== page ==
Pushing through the foot on the floor, punch the kettlebell up with the loaded arm and roll onto your free forearm. Don't shrug your shoulder toward your ear with the supporting side. Be sure to keep your chest wide open. Straighten the elbow on the ground and lift yourself up to a seated position. Weave your front leg through to the back. To protect your knees, your shin on the back leg should be perpendicular to your shin on the front leg.
For our purposes here, high-intensity cardio falls between about 80 to 90 percent of your maximum heart rate (MHR) or, if you're not using heart rate zones, about a 6 to 8 on a 10-point perceived exertion scale. What this translates to is exercise at a level that feels challenging and leaves you too breathless to talk in complete sentences. But you're not going all out, as in sprinting as fast as you can. There's no doubt that some high-intensity training work can be helpful for weight loss as well as improving endurance and aerobic capacity.
Work your core. When many people think of core strengthening, they think of stomach crunches. Crunches are helpful for building abdominal muscles, but contrary to popular belief, crunches won't do much to lose the layer of fat stored in your belly, and can actually cause significant damage to the spine. Instead, try a workout routine that strengthens your whole core, like yoga, or try abdominal presses and planking.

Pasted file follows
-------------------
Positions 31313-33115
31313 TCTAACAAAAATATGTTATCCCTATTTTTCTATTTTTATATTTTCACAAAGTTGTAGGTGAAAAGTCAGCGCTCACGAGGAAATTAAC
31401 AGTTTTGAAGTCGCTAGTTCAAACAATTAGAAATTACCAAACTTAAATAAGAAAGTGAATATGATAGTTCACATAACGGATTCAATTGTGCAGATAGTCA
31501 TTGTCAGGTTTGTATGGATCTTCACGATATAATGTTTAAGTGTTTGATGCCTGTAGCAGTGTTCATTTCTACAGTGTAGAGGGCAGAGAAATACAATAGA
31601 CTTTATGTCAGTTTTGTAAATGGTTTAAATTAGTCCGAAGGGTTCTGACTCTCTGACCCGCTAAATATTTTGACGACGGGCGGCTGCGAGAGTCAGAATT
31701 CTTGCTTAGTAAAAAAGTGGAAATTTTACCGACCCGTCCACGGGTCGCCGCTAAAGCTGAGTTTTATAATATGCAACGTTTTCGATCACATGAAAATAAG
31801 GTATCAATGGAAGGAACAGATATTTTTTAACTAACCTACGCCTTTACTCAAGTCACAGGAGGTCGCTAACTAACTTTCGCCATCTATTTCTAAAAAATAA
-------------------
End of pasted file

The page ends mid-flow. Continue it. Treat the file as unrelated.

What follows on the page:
How to do Russian twists: Sit up tall on the floor with your knees bent and feet off the ground. Hold a medicine ball with your hands at chest height. Lean backward with a long, tall spine, holding your torso at a 45-degree angle and keeping your arms a few inches away from your chest. From here, turn your torso to the right, pause and squeeze your right oblique muscles, then turn your torso to the left and pause to squeeze your left oblique muscles. The movement should come from your ribs and not your arms.
Ansari says alcohol can prevent weight-loss in several ways, including the fact that heavy alcohol intake can stimulate food intake. "Binge drinking can overload the liver. The liver then prioritizes processing alcohol over other nutrients and then stores the protein, carbs, and fat as fat in the body," Ansari explains. The Centers for Disease Control and Prevention (CDC) defines binge drinking as having five or more drinks for men, and four or more drinks for women in two hours. "Also, alcoholic beverages are often mixed with sugar-rich beverages. Drinking more than moderate amounts of alcohol can cause calories to add up quickly."
There's no way around the fact that, when it comes to burning more fat, you have to work at it. There is no magic exercise, workout, or pill that will do the job for you. The good news is that it doesn't take much activity to push the body into that fat burning mode. Try incorporating some type of activity every day, even if it's just a quick walk, and build on that over time as it becomes more of a routine. Do that and you're on the way to burning more fat.